Escape with us to a serene and rustic mountain town, 7000 feet above Los Angeles.
Do you share my inner voice? I want to see more, explore more, do more. Yes, I thought you might.
Weekends give me that chance to “get out and get into something new”…whether it’s traveling with purpose or via a spontaneous ramble. My latest trip had one clear objective – to escape the escalating heat of Los Angeles.
Big Bear Lake is that perfect getaway. Sitting about 100 miles northeast of LA , surrounded by the San Bernardino National Forest, this picturesque town basks in sunshine over 300 days of the year AND is 20 degrees cooler than my home.
The name Big Bear is quite literal – it’s derived from the large grizzly bear population that once reigned there. Around 1860, while following a bear trail, a hunter stumbled upon a gold-laden stream. He tried to keep his discovery quiet, but his secret didn’t last long – the Southern California gold rush became the result, and prospectors soon overtook the area. The city was a gold-mining mecca in the late 1800s and early 1900s.
Many years later, Big Bear Lake became Southern California’s first mountain recreation area, especially for those trying to escape the hustle of Hollywood and LA heat. And many of its summer activities are steeped in the art of relaxation – hiking, fishing, boating, and swimming. The freshwater lake – fed by snowmelt – is a sprawling seven miles long, with 22 miles of shoreline on which to kick back. There are seven public campgrounds, countless charming (and rentable) cabins situated on its perimeter, and numerous beautiful resorts to choose from. In the wintertime, Big Bear Lake becomes a huge go-to for skiing.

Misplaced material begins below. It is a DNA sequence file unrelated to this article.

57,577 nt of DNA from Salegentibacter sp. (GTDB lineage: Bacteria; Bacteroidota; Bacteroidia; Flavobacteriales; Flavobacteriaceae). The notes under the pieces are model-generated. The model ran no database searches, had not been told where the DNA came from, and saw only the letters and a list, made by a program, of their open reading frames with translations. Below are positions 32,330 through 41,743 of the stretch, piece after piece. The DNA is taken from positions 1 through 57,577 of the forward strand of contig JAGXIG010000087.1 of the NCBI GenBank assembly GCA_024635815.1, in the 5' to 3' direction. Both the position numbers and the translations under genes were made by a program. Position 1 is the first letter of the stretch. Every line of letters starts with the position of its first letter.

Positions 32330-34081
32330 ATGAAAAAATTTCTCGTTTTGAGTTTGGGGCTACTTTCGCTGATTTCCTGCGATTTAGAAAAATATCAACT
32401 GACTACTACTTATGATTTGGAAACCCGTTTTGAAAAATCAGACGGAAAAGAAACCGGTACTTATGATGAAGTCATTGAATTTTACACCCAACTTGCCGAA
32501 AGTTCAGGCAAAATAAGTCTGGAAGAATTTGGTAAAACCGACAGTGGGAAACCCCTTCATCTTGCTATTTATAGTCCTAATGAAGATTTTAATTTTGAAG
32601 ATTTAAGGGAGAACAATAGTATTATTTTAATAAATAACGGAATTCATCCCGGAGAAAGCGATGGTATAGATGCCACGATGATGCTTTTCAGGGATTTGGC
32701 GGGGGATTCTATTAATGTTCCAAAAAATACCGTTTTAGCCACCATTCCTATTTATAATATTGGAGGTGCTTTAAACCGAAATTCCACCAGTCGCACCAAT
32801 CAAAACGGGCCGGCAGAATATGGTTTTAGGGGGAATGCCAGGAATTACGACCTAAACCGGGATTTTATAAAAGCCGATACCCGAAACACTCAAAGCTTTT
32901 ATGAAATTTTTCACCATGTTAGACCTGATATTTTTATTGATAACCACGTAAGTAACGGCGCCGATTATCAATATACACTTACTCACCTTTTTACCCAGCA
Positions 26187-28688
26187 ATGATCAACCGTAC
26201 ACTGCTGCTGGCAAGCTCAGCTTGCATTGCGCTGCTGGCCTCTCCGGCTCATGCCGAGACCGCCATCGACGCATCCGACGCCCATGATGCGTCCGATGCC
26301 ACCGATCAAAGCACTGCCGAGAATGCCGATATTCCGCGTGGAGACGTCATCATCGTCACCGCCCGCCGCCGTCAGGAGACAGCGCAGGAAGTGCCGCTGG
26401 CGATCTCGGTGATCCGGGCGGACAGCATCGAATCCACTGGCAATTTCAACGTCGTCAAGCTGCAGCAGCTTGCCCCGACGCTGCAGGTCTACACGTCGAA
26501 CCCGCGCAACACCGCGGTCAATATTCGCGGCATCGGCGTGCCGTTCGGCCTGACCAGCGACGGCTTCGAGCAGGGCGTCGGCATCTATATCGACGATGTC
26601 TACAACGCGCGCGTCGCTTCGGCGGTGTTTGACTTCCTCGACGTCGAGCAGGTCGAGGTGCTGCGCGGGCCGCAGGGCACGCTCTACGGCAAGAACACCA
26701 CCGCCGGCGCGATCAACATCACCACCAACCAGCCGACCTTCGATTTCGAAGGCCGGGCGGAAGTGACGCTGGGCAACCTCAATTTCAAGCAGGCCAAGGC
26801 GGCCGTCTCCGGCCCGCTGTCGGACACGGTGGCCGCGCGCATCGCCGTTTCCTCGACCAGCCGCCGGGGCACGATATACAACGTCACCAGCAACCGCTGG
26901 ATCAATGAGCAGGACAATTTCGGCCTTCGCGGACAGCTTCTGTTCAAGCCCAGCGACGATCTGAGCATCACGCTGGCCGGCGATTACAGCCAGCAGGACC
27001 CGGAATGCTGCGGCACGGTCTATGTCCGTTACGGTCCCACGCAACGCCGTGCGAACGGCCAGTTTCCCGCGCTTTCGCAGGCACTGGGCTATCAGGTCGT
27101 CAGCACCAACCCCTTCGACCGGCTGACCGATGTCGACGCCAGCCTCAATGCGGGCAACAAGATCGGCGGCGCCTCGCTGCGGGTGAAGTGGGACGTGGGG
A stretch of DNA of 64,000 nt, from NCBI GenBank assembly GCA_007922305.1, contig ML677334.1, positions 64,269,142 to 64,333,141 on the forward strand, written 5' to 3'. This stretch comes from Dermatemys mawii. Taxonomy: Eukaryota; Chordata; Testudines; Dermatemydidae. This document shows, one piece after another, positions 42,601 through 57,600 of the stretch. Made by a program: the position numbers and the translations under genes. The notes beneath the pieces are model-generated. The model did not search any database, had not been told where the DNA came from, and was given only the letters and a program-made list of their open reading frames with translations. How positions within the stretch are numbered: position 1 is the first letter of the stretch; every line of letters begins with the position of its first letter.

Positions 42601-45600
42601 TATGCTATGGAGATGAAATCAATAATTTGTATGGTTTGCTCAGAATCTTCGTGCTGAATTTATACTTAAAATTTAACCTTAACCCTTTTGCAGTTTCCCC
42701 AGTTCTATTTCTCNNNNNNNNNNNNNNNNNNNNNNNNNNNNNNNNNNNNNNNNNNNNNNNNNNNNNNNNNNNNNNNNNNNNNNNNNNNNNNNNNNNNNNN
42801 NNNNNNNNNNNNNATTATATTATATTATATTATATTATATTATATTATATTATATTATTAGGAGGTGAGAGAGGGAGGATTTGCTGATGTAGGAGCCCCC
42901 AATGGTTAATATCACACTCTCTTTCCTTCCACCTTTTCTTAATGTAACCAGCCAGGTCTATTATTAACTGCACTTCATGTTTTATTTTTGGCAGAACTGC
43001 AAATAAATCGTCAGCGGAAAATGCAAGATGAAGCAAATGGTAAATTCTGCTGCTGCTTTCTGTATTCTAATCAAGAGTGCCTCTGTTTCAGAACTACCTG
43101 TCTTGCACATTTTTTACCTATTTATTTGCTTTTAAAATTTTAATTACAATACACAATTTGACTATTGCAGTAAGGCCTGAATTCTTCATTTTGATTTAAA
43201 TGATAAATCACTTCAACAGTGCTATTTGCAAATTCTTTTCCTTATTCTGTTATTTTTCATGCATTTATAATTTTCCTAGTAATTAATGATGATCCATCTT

If you’re looking for the perfect swimming spot in Big Bear, look no further than Garstin Island, made up of large granite boulders (hence the name) and is the place to swim, sunbathe and dive.
It’s also called Treasure Island – or China Island – because of the Chinese huts that stand there. These structures were built about 140 years ago to house workers who were working on the dam. Little-known fact: Big Bear Lake is man-made and, at the time of completing the dam in 1884, was the world’s largest artificial lake.
Garstin Island is at the lake’s west end and can be a little tricky to find. Park at the small lot near mile marker 45.72 on Highway 18, and follow the trail about one-quarter mile.
+What are your plans this weekend? Where are your favorite weekend getaways? My wandering spirit would love to know!